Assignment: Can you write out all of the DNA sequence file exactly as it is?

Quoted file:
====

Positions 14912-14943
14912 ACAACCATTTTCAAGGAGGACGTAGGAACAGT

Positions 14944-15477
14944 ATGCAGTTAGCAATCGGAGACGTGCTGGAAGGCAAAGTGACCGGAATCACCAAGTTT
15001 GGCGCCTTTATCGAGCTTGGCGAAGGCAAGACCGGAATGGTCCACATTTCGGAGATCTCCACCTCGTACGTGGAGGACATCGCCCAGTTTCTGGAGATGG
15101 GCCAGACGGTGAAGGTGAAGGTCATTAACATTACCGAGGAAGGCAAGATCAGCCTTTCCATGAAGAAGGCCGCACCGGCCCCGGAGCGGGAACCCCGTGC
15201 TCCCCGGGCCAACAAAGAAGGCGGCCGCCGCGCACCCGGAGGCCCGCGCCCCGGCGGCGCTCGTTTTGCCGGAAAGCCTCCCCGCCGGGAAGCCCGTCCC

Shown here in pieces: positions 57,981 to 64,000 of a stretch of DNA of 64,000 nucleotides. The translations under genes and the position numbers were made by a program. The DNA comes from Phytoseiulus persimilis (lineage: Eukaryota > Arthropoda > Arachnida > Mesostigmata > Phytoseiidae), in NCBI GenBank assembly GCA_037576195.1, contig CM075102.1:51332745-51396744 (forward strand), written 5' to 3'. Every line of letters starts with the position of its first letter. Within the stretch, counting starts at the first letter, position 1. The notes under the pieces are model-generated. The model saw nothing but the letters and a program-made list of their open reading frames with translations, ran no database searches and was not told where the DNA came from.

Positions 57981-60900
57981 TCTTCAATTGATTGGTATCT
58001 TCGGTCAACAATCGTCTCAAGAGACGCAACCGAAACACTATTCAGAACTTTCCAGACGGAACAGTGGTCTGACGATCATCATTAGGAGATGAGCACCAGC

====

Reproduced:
Positions 14912-14943
14912 ACAACCATTTTCAAGGAGGACGTAGGAACAGT

Positions 14944-15477
14944 ATGCAGTTAGCAATCGGAGACGTGCTGGAAGGCAAAGTGACCGGAATCACCAAGTTT
15001 GGCGCCTTTATCGAGCTTGGCGAAGGCAAGACCGGAATGGTCCACATTTCGGAGATCTCCACCTCGTACGTGGAGGACATCGCCCAGTTTCTGGAGATGG
15101 GCCAGACGGTGAAGGTGAAGGTCATTAACATTACCGAGGAAGGCAAGATCAGCCTTTCCATGAAGAAGGCCGCACCGGCCCCGGAGCGGGAACCCCGTGC
15201 TCCCCGGGCCAACAAAGAAGGCGGCCGCCGCGCACCCGGAGGCCCGCGCCCCGGCGGCGCTCGTTTTGCCGGAAAGCCTCCCCGCCGGGAAGCCCGTCCC

Shown here in pieces: positions 57,981 to 64,000 of a stretch of DNA of 64,000 nucleotides. The translations under genes and the position numbers were made by a program. The DNA comes from Phytoseiulus persimilis (lineage: Eukaryota > Arthropoda > Arachnida > Mesostigmata > Phytoseiidae), in NCBI GenBank assembly GCA_037576195.1, contig CM075102.1:51332745-51396744 (forward strand), written 5' to 3'. Every line of letters starts with the position of its first letter. Within the stretch, counting starts at the first letter, position 1. The notes under the pieces are model-generated. The model saw nothing but the letters and a program-made list of their open reading frames with translations, ran no database searches and was not told where the DNA came from.

Positions 57981-60900
57981 TCTTCAATTGATTGGTATCT
58001 TCGGTCAACAATCGTCTCAAGAGACGCAACCGAAACACTATTCAGAACTTTCCAGACGGAACAGTGGTCTGACGATCATCATTAGGAGATGAGCACCAGC